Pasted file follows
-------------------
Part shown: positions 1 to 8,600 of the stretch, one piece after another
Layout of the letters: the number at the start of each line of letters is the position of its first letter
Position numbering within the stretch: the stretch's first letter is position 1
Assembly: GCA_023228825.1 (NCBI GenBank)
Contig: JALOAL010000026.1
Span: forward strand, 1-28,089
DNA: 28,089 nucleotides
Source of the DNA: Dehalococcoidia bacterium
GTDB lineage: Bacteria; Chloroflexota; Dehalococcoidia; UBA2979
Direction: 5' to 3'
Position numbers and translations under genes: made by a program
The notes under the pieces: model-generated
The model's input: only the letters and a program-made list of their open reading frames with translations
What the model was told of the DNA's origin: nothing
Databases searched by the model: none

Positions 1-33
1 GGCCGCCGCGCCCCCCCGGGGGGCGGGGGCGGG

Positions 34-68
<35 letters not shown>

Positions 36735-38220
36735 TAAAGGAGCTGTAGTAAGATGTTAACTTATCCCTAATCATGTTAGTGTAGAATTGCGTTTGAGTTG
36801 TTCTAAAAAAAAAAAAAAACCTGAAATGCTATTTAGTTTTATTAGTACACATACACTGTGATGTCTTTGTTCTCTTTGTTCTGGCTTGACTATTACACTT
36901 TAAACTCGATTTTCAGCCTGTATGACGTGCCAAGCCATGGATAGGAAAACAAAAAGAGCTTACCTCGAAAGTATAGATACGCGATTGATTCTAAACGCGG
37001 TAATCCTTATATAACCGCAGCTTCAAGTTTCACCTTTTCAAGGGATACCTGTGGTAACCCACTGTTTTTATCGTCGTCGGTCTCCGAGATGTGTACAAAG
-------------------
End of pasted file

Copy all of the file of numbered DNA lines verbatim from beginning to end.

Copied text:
Part shown: positions 1 to 8,600 of the stretch, one piece after another
Layout of the letters: the number at the start of each line of letters is the position of its first letter
Position numbering within the stretch: the stretch's first letter is position 1
Assembly: GCA_023228825.1 (NCBI GenBank)
Contig: JALOAL010000026.1
Span: forward strand, 1-28,089
DNA: 28,089 nucleotides
Source of the DNA: Dehalococcoidia bacterium
GTDB lineage: Bacteria; Chloroflexota; Dehalococcoidia; UBA2979
Direction: 5' to 3'
Position numbers and translations under genes: made by a program
The notes under the pieces: model-generated
The model's input: only the letters and a program-made list of their open reading frames with translations
What the model was told of the DNA's origin: nothing
Databases searched by the model: none

Positions 1-33
1 GGCCGCCGCGCCCCCCCGGGGGGCGGGGGCGGG

Positions 34-68
<35 letters not shown>

Positions 36735-38220
36735 TAAAGGAGCTGTAGTAAGATGTTAACTTATCCCTAATCATGTTAGTGTAGAATTGCGTTTGAGTTG
36801 TTCTAAAAAAAAAAAAAAACCTGAAATGCTATTTAGTTTTATTAGTACACATACACTGTGATGTCTTTGTTCTCTTTGTTCTGGCTTGACTATTACACTT
36901 TAAACTCGATTTTCAGCCTGTATGACGTGCCAAGCCATGGATAGGAAAACAAAAAGAGCTTACCTCGAAAGTATAGATACGCGATTGATTCTAAACGCGG
37001 TAATCCTTATATAACCGCAGCTTCAAGTTTCACCTTTTCAAGGGATACCTGTGGTAACCCACTGTTTTTATCGTCGTCGGTCTCCGAGATGTGTACAAAG